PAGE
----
Very early this morning, here in Morocco, we shifted our clocks one hour back, so that we're once again on "old time," as folks here sometimes put it, or in the time zone of GMT (Greenwich Mean Time). However, not everyone alters their schedule to conform to the time change. So, just to be safe, I showed up at the bus station as if the time change hadn't occurred. Sure enough, the bus was there at the bus station as if the time change hadn't happened. I was glad that I got up an hour early to catch the bus!
When I got to the city, I made my way to a cafe I've frequented there in that city. I was enjoying the glorious day, the brilliant blue sky and the temperate weather as I savored a "nuss-nuss," (Darija, or Moroccan Arabic, for "half-half"), which, in the context of going to a cafe, is a cup filled half with coffee and half with milk. Moroccan coffee tends to be pretty strong, so usually I order a nuss-nuss, rather than follow my practice in the US of ordering a cup filled mostly with coffee and a little milk. Even so, a nuss-nuss often still gives me a minor case of the jitters!
As I was sitting outside, basking in the sunshine and enjoying my hot beverage, I saw a girl, perhaps in her late teens, ride a bicycle around the roundabout, her head covered in a hijab, that is, a headscarf. Upon seeing her exercise her freedom of movement, I was reminded of the words of a young friend of mine, another Moroccan teenage girl. While traveling outside Morocco, she had recently met Muslim girls from other nations and realized that she and other Moroccan girls enjoy freedoms which Muslim girls in certain other countries don't have. I was glad to hear my friend's thoughts, her realizations about her life and the world. I was happy that her realm of experience had been widened such that she had altered her perceptions of herself, her life, other girls, and the world around her. Observing the Moroccan girl on the bicycle this morning, I once again began to wonder how I'm going to process my cultural observations from Morocco once I'm back in the US and have the changed perspective of being back in the states.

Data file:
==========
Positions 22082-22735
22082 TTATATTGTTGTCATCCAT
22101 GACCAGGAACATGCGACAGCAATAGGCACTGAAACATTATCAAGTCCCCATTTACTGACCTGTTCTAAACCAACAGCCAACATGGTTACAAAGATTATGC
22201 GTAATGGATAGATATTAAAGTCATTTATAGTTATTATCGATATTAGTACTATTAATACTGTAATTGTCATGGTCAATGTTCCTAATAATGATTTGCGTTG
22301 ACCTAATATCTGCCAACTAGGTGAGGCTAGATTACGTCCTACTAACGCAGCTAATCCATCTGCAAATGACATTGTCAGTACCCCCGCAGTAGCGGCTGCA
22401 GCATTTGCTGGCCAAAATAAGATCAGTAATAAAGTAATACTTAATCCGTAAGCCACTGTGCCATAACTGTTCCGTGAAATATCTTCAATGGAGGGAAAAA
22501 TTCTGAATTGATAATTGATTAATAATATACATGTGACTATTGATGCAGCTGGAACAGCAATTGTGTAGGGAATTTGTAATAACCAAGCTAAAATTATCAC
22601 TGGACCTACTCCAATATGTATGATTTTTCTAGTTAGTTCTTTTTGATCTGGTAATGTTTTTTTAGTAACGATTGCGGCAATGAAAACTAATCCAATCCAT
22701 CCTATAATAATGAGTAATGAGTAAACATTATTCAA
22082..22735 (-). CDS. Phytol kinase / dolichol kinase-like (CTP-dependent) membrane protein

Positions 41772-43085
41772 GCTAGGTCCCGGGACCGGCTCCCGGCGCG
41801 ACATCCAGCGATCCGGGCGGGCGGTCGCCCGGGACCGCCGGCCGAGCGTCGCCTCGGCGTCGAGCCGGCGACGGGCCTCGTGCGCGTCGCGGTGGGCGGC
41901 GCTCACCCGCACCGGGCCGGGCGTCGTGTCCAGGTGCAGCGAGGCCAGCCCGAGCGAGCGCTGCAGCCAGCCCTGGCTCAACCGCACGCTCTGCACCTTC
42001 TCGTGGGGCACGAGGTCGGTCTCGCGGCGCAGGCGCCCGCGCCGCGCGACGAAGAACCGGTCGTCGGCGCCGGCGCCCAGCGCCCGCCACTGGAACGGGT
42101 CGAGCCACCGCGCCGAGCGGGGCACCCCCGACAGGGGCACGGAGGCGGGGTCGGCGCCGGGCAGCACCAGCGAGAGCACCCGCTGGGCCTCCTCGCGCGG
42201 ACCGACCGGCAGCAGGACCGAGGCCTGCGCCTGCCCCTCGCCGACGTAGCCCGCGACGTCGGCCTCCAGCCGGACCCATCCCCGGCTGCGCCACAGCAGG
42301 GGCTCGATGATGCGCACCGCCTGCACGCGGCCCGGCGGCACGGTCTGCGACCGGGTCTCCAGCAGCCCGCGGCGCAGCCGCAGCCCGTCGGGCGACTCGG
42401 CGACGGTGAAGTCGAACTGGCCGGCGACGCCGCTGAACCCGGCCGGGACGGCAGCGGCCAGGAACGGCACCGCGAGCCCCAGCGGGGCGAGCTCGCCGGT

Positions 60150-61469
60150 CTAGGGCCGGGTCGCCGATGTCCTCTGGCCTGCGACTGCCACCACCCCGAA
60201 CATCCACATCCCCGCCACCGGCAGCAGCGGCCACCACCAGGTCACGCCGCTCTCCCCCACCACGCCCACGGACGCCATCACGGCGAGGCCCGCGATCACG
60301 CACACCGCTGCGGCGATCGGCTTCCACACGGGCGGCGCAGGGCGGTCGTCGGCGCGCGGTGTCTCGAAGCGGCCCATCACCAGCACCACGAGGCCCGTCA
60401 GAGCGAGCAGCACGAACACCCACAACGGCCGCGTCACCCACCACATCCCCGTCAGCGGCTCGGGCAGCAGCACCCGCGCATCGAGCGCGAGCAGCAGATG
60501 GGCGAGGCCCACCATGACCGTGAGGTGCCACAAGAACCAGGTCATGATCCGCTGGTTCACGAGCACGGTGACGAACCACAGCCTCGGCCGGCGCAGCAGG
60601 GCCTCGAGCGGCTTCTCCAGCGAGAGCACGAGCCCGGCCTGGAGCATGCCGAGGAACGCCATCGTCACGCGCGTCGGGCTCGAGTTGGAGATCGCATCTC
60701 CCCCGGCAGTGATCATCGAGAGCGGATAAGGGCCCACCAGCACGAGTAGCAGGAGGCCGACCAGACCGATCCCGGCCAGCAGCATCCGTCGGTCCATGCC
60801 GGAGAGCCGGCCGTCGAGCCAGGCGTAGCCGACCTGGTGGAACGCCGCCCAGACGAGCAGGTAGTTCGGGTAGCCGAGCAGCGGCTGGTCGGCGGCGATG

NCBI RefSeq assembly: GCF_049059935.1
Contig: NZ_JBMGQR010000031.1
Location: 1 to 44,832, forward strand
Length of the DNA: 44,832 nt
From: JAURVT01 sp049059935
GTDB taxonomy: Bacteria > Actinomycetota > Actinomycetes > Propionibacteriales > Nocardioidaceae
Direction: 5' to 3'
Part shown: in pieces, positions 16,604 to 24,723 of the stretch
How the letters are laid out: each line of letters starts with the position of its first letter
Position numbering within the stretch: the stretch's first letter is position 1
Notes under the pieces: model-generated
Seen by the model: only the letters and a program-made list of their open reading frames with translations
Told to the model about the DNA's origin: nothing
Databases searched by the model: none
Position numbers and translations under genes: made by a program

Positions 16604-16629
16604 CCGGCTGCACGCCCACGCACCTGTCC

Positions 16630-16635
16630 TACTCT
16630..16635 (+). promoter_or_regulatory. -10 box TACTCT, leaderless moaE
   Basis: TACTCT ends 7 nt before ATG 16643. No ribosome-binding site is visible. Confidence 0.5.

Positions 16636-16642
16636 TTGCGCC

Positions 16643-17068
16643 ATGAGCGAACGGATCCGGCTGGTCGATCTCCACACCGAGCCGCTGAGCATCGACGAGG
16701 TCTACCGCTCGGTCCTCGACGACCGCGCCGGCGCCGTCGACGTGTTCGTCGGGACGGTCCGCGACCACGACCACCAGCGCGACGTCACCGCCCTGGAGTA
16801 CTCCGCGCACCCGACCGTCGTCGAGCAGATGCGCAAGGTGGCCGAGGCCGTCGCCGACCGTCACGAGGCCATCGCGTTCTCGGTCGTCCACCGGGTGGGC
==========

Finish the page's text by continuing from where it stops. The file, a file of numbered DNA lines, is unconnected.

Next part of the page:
After my visit to the cafe, there in the city I attended Bible study with some of my Christian expat friends who live here in Morocco. I've been so thankful to God for the fellowship and spiritual community I've shared with them, getting to worship God and celebrate His blessings with them. I certainly didn't expect to live in a location here in Morocco where I would be able to commune regularly with other Christians, so I've been very grateful for their presence, care, warmth and support of me in my Christian faith. After Bible study, we had a lovely outdoor barbeque, with grilled chicken and sausages, potato casserole, cake and cookies, among other delicious food. I felt better after getting to say goodbye to my Christian brothers and sisters there, as well as to some fellow PCVs (Peace Corps Volunteers) who were there in the city today. I feel like I get more of a proper sense of closure, putting me more at ease, when, in person and with sufficient time, I get to properly say goodbye to people. And, in this particular context of completing my Peace Corps service, when I get to say proper goodbyes, I feel like I'm appropriately preparing to leave this country where I have lived for two years.
On the bus ride back here to the town where I live here in the Sahara, I consciously looked at this town as we approached it, realizing that surely it was the last time I would view it from that location and angle during my Peace Corps service, and, quite probably, for the last time at all. Returning here to town so late in the day, admiring the sun setting on the mountains near this town, I considered an analogy of the scope of the sun today to my Peace Corps service. As the sun set today, so the sun is setting on my Peace Corps service.